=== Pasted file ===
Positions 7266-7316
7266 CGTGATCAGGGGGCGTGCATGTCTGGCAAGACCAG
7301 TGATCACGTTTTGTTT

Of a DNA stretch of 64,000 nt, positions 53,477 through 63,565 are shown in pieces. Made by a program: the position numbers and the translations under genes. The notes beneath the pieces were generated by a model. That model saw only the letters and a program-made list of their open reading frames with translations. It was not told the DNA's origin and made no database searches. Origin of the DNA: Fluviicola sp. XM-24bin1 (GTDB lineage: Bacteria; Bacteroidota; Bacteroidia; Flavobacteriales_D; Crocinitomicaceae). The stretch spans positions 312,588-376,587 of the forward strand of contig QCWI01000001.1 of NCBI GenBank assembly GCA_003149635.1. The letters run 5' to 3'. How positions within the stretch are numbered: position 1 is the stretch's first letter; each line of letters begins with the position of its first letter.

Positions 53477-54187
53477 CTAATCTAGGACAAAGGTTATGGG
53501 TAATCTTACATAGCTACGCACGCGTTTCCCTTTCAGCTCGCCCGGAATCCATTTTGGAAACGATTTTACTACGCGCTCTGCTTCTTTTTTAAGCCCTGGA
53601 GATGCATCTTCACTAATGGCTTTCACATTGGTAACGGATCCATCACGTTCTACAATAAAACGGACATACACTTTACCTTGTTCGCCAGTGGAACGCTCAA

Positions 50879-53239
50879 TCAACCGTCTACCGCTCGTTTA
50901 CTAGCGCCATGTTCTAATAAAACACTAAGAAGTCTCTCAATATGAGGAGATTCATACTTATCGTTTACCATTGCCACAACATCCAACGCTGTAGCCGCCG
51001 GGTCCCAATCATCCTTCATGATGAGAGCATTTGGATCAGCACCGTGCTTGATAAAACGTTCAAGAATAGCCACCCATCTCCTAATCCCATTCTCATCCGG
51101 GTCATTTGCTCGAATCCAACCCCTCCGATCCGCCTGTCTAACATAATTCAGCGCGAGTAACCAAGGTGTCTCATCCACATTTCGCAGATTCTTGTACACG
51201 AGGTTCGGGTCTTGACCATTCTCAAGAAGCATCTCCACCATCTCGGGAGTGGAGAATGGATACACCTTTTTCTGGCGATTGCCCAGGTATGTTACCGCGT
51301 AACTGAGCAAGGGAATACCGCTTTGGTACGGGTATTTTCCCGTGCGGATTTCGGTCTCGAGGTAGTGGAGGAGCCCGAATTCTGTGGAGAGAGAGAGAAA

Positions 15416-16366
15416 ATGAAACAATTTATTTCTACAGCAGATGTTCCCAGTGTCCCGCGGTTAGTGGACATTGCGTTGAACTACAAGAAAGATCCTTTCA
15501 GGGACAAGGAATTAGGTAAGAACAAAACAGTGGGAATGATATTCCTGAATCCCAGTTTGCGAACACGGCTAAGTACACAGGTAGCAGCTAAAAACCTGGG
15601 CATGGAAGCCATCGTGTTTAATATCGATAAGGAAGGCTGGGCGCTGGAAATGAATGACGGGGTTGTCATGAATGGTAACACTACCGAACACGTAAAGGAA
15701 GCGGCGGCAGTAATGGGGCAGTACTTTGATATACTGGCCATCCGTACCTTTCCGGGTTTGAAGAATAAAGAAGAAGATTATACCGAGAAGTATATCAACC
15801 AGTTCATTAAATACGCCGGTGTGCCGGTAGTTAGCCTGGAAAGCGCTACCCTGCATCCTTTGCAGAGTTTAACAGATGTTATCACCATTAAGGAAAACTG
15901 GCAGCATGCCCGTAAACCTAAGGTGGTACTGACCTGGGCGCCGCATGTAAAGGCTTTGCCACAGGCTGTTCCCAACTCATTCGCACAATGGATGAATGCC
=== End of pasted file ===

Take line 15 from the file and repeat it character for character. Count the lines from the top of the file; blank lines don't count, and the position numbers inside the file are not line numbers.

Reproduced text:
51301 AACTGAGCAAGGGAATACCGCTTTGGTACGGGTATTTTCCCGTGCGGATTTCGGTCTCGAGGTAGTGGAGGAGCCCGAATTCTGTGGAGAGAGAGAGAAA